One of New Jersey’s congressman is calling on the state to use federal grant money for public awareness and to help enroll people in the health care marketplace.
U.S. Rep. Frank Pallone, (D-6), wants Gov. Chris Christie to use the $7.5 million available under the Affordable Care Act for outreach to help get people signed up for the marketplace that began on Oct. 1.
“It is critical that you take action on behalf of New Jersey families to find appropriate ways to spend the approximately $7.5 million that the state has access to,” Pallone wrote in a letter to Christie.
“While this money may not be enough to reach each and every family in need, it can be a great start in telling New Jerseyans about their health coverage options,” Pallone wrote in the letter he made public today.
“Any further delay in this outreach could cost many families the ability to get coverage by January 1, 2014. While the federal marketplace enrollment period will end on March 31, 2014, families must sign up by December 23, 2013 in order to get coverage on the first day of the New Year,” Pallone wrote.
Christie chose not to operate a state-run exchange, but to allow the federal government to operate it, citing uncertainties over costs as one consideration.
In addition, the whole “Obamacare’’ rollout has become a debacle, with well-publicized computer backups preventing people from enrolling at the start.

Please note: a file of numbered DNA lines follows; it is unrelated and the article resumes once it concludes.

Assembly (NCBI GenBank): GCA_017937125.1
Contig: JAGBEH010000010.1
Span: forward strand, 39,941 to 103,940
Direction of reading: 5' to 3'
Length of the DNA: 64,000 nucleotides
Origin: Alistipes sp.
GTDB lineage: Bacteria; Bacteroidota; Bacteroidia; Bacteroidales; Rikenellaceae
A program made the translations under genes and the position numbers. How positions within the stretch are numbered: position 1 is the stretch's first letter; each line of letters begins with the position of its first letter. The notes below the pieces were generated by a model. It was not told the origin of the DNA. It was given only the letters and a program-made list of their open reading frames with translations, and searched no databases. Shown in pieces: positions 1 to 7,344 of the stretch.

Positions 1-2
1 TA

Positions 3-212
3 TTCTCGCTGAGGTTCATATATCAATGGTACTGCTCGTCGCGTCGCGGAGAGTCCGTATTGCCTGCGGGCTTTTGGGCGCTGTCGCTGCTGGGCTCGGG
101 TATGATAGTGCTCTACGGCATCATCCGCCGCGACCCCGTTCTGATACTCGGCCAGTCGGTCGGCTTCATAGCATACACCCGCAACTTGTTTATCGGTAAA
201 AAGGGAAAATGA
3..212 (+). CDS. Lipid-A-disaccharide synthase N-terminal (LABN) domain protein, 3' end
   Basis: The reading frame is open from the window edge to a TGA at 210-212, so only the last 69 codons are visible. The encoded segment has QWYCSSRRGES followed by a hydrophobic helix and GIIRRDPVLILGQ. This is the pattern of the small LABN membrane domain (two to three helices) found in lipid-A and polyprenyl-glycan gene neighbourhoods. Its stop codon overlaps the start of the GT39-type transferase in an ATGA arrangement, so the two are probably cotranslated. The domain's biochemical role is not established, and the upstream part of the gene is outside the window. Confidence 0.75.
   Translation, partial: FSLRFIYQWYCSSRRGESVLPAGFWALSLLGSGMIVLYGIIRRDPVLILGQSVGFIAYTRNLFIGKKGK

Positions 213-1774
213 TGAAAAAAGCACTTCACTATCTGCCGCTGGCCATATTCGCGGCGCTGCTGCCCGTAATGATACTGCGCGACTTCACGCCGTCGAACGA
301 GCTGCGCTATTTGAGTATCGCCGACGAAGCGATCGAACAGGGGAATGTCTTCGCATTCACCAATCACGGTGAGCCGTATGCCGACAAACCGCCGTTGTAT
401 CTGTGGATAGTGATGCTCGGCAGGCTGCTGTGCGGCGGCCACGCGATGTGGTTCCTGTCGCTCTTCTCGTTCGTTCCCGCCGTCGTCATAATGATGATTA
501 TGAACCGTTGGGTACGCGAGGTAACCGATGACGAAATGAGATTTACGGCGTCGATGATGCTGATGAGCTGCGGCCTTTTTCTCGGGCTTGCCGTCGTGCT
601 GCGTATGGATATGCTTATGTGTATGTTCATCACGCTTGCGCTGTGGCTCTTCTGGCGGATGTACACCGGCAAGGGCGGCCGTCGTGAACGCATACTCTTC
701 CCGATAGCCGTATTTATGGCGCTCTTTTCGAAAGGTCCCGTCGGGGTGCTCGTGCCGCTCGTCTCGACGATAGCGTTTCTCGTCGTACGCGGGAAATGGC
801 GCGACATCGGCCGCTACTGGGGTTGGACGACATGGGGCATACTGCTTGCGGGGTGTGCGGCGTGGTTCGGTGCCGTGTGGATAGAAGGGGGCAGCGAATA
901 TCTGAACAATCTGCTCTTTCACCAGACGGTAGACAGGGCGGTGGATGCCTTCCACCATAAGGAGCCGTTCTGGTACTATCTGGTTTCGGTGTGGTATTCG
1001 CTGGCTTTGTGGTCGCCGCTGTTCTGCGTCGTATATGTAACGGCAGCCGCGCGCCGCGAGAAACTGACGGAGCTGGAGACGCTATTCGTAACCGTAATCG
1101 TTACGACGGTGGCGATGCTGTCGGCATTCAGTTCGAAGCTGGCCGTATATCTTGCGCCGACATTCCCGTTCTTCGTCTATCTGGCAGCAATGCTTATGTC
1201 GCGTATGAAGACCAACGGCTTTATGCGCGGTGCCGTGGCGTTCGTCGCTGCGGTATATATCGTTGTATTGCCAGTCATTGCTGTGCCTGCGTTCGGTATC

Two weeks ago the state announced that it would let individual health insurance companies decide on their own whether to retain or cancel so-called substandard basic and essential plans for residents.
Approximately 800,000 insured people in New Jersey will be affected by loss of such coverage during the course of 2014. President Obama had urged insurers to maintain such non-compliant ACA coverage next year, but he left the decision up to each state.
At a Senate hearing last week, the head of the state’s Banking and Insurance Department said the administration decided to let the market dictate decisions rather than impose a state mandate.
Sen. Nia Gill had inquired at that hearing into the possibility of the state using some of that $7.5 million in federal money at help educate the people who have the basic and essential coverage about what their options might be.